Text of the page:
Presidents and First Ladies are often uncredited for many things which they do.
And there are those who are blamed for many things they never did.
Like the legend that Dolley Madison started the annual tradition of the Easter Egg Roll persisting, despite the fact that no documentation of any kind exists to even suggest it, there is the story of the Angora kittens and Ida McKinley.
And the arc of the story continues happily with news of the Angora never owned by the McKinleys having a litter of kittens, two of whom were never kept by the First Lady and which she never named after the Spanish Ambassador and the Spanish colonial governor of Cuba.
When the U.S. went to war with Spain in 1898, so the short and dark story ended, Mrs McKinley ordered the two kittens who never existed to be drowned because they represented enemies of her husband.
Apart from the fact that Ida McKinley was exceedingly gentle, particularly about any living being that was especially vulnerable, the fallacy of the story rests on one basic fact: the McKinleys never owned, never watched, never turned out for adoption, never even left a saucer of milk at the back door for any cat, kitten or other feline.
Where did such a nasty story begin and why?
After six years of researching every available source on the couple, in the writing of Ida McKinley: The Turn-of-the-Century First Lady through War, Assassination & Secret Disability, the first biography ever written of her, to be published on November 1, this author concludes that it was just one of many small news stories generated as anti-American propaganda by the Madrid media once the conflict between Spanish and American troops began in Cuba..
Of course, no good bit of drama has even gone wasted in the media, even if it is patently false. So, in all likelihood, the websites of pet shops, Wikipedia, and anything presidential will be reluctant to drop the story and the McKinleys will be damned as cat-killers for eternity.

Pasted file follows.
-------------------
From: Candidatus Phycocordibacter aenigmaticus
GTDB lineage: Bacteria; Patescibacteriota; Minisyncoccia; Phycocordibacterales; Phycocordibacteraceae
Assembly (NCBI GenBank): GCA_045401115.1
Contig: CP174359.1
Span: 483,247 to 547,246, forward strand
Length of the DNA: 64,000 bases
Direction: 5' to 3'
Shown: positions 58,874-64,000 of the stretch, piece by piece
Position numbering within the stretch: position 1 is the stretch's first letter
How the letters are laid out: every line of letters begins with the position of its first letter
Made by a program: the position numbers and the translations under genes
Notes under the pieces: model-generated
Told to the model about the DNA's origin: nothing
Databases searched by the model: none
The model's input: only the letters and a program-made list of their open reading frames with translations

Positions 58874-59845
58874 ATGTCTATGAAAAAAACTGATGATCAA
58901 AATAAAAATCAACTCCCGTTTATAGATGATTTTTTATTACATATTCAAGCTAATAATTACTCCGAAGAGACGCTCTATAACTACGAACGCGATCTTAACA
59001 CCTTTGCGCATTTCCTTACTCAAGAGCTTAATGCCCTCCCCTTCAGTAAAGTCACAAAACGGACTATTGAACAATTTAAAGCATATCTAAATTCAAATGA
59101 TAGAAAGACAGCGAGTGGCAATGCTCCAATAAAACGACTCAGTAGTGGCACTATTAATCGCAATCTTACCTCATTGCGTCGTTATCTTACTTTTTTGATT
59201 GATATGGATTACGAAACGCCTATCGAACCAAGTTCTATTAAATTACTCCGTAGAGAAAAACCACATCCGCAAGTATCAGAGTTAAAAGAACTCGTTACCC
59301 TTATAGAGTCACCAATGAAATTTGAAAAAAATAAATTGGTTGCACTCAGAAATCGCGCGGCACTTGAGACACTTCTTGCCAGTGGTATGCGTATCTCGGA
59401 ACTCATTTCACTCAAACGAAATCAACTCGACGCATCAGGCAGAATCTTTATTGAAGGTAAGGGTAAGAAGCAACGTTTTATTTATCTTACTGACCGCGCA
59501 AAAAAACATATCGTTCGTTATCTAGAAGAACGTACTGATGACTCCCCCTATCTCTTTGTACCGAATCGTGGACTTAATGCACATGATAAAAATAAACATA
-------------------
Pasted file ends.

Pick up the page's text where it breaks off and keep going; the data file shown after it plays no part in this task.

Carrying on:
What they did have, however, was a big, singing bird named “Washington Post.” A large yellow-headed Amazon parrot, “Wash” kept on its perch towards the end of the Administration and was more a pet of the presidential executive staff at the east end of the second floor, where the offices were then located, rather than in the family quarters in the west end.
The parrot was famous for being able to sing the first few bars of “Dixie,” “Yankee Doodle,” and a popular song of the period that was President McKinley’s favorite tune, “Louisiana Lou.”
When the U.S. military official who had succeeded in his intention to be the first to set foot on Cuba first set foot in the White House, his children brought the first felines to live in the old mansion since the days of the Hayes family.
And although his popularized nickname is most closely associated with stuffed bears, Teddy’s cats earned a name for themselves in the annals of animals of presidents.
- Topics in Chronicling America: The McKinley Assassination (techlearning.com)
- Five Presidents Who Went to War & Killed Themselves For It (Part 2) (carlanthonyonline.com)
- North America’s tallest peak may be shorter (bigstory.ap.org)
- Adirondack Attic: Teddy Roosevelt returns to North Creek (northcountrypublicradio.org)